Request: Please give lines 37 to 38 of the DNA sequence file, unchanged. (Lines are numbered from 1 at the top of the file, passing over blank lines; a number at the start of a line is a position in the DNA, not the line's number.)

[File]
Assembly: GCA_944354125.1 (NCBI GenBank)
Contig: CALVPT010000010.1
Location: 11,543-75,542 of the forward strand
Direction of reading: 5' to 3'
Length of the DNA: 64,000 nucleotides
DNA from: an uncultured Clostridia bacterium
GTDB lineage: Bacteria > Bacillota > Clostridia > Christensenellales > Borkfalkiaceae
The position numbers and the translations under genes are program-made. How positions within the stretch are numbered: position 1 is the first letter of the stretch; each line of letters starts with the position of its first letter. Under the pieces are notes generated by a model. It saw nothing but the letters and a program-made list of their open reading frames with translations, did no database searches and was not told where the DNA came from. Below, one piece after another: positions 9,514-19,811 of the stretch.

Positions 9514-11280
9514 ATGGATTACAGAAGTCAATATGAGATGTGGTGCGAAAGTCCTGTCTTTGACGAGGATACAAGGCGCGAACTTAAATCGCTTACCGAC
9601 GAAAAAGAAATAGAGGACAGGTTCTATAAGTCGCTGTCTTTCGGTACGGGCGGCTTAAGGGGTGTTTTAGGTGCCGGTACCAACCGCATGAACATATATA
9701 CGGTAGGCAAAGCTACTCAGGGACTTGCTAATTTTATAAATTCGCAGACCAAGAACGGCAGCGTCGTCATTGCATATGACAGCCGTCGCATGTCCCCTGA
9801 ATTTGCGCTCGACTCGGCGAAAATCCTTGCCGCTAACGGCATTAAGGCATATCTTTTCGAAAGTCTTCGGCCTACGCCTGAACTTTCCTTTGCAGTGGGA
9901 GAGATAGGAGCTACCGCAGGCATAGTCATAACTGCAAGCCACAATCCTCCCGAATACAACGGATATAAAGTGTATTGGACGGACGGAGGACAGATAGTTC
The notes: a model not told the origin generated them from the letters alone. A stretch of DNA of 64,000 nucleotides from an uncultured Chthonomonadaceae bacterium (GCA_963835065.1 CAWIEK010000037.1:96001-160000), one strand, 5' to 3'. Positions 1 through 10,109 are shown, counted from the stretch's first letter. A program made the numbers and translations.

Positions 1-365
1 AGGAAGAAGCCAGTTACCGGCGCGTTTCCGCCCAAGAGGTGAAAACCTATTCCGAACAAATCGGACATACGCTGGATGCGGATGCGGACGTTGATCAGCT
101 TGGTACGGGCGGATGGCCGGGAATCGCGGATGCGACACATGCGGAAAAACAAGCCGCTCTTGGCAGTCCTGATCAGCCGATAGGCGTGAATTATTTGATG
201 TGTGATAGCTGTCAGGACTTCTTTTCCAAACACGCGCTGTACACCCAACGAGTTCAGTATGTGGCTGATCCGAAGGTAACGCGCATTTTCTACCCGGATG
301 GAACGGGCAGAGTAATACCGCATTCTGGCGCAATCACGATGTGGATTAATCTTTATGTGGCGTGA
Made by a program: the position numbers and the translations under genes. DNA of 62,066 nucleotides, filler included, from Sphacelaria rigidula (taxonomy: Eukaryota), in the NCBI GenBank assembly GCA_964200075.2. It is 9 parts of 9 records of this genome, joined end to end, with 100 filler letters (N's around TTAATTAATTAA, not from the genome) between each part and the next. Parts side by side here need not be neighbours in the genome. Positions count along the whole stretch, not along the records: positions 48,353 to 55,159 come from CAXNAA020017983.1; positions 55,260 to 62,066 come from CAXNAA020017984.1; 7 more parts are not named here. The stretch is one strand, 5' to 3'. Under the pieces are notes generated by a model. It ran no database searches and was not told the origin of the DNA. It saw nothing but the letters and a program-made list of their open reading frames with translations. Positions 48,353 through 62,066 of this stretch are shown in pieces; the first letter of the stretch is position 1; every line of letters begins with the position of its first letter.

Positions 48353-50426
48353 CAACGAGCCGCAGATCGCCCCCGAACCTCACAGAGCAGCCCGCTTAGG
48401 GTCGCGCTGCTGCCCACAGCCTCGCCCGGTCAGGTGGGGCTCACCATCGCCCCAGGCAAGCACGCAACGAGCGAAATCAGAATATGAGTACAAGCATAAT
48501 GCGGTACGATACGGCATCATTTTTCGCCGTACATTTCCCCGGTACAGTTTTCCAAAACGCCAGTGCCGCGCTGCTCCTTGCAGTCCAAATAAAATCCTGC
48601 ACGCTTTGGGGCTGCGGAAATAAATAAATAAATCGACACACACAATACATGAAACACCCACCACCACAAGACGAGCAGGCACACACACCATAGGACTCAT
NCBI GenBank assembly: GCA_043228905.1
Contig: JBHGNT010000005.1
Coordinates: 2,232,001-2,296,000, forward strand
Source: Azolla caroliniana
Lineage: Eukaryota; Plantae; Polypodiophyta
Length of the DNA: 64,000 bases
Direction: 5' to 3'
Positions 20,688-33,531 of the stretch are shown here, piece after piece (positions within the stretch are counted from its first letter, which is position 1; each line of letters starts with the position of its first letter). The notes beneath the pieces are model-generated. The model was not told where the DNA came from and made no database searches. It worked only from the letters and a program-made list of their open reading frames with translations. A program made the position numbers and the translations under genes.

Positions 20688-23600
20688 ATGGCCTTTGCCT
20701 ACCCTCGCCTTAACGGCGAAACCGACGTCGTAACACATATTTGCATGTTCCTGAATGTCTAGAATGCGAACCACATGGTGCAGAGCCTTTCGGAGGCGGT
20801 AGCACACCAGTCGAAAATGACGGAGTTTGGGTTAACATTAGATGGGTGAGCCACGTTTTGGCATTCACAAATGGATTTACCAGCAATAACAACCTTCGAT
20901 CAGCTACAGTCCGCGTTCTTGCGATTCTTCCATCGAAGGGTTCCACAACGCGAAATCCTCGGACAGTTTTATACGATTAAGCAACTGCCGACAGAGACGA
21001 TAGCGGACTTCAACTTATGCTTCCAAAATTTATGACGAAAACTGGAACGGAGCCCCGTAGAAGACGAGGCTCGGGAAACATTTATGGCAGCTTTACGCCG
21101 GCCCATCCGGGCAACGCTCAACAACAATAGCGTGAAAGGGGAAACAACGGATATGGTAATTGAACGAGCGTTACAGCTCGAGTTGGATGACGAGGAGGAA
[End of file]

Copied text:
20701 ACCCTCGCCTTAACGGCGAAACCGACGTCGTAACACATATTTGCATGTTCCTGAATGTCTAGAATGCGAACCACATGGTGCAGAGCCTTTCGGAGGCGGT
20801 AGCACACCAGTCGAAAATGACGGAGTTTGGGTTAACATTAGATGGGTGAGCCACGTTTTGGCATTCACAAATGGATTTACCAGCAATAACAACCTTCGAT